The founder of WordPress, Matt Mullenweg, has published a security alert on his site today because of a massive botnet that is searching for WordPress installations which use admin as their login username. The botnet is using over 90,000 I.P addresses so it can constantly retry and login using different password combinations until it works.
A hacker successfully attacked all of the BRP Publishing Group websites and author sites last year, and it was really time-consuming to fix everything. We implemented a number of added security measures since then, and so far we’ve managed to stay ahead of the hacker hordes. But, if you have a WordPress website (either self-hosted or through WordPress.org), then make sure that you do not have any user accounts with the username “admin” or your website may be hacked.
I highly recommend a plugin called Wordfence, which will email you alerts if any of the program files change on your WordPress website and gives you a one-button click to restore to the previous version. It also notifies you if any of your plugins, themes or other programs need to be updated. It gives tremendous peace of mind and was easy to set up.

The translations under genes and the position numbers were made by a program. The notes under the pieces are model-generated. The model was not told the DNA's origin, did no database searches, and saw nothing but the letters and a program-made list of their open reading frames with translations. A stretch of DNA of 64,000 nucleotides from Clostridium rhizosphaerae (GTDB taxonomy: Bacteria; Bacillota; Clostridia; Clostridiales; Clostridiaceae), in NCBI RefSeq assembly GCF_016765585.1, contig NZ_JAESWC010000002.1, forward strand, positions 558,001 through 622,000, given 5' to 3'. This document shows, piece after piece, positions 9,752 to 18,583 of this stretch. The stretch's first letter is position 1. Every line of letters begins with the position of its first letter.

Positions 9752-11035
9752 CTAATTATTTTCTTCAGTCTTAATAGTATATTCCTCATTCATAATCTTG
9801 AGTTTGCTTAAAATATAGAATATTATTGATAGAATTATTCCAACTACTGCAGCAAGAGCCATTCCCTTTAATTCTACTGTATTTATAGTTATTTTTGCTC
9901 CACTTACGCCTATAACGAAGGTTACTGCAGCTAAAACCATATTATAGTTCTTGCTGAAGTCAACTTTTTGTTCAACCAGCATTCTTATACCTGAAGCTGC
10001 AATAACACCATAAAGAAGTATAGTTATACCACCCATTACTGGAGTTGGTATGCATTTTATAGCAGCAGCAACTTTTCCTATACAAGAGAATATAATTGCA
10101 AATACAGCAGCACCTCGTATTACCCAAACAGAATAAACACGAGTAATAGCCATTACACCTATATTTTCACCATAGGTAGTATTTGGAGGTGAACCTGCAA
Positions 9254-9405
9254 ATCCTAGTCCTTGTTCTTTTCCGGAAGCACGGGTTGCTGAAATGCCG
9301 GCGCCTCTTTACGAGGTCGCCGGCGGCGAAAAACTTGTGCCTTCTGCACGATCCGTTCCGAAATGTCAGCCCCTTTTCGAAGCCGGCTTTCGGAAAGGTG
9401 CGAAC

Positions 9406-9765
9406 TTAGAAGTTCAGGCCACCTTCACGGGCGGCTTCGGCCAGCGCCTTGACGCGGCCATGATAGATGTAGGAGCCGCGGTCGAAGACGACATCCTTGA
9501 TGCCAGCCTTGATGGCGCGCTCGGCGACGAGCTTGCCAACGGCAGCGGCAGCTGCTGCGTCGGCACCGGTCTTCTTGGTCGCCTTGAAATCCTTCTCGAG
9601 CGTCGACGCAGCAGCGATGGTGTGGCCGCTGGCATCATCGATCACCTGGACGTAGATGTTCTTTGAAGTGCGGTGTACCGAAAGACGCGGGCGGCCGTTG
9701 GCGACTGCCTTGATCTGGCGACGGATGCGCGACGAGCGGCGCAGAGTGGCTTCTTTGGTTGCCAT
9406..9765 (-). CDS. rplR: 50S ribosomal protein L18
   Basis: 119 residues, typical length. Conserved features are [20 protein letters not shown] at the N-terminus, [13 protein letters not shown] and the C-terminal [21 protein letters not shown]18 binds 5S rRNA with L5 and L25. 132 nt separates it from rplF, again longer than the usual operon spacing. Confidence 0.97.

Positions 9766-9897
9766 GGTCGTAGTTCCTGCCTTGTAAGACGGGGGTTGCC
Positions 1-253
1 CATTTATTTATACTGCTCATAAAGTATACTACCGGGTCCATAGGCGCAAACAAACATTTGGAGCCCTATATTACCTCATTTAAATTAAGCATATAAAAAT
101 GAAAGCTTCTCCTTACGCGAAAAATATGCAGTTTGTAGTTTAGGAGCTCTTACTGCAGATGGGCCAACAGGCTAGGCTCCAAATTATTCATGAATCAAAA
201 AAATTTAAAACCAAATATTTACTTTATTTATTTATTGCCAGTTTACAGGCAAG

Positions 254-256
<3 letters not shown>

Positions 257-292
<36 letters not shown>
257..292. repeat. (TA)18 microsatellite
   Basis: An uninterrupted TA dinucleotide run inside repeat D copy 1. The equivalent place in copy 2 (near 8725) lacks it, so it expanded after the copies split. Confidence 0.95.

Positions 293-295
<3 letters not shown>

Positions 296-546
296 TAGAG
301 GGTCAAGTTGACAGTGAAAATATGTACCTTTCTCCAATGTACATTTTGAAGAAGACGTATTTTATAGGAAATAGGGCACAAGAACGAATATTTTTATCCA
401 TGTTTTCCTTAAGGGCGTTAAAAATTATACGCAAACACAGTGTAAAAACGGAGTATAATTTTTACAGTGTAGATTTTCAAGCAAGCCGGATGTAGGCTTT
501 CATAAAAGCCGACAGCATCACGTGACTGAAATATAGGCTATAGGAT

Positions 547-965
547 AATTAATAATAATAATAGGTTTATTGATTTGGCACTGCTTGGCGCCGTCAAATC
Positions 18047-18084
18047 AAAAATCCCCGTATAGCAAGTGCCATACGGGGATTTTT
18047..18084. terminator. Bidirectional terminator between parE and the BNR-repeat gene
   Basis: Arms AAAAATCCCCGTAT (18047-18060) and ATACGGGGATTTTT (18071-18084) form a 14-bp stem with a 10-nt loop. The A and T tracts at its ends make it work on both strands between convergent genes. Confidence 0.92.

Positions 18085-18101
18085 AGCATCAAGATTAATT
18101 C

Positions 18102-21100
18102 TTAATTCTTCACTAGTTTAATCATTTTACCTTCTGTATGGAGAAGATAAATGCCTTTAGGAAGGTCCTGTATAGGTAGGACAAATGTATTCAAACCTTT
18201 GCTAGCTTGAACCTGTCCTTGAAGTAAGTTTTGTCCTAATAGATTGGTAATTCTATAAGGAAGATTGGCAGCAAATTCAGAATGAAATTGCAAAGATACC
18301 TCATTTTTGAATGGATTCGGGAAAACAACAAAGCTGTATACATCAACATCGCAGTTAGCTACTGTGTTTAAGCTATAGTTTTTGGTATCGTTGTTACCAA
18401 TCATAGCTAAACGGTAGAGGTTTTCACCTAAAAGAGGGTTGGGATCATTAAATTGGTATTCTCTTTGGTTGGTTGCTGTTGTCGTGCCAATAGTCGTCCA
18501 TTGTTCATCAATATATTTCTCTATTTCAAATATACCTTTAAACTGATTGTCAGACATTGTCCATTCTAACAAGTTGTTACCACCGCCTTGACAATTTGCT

Here is a quick, step-by-step list to show you how to change your WordPress “admin” username:
- Sign in as “admin”
- Create a new user, choosing a hard-to-guess username (but don’t make it so difficult that you’ll forget it)
- Make that user’s role “administrator”
- Choose a password that has upper and lower-case letters and numbers in it. Symbols are okay, too. Never use the word “password” in your password, even if it has a different case and includes numbers.
- Click “Add new user”
- Log off as “admin”
- Log in as the new user
- Delete your old “admin” user and assign all posts/pages/comments to your new admin user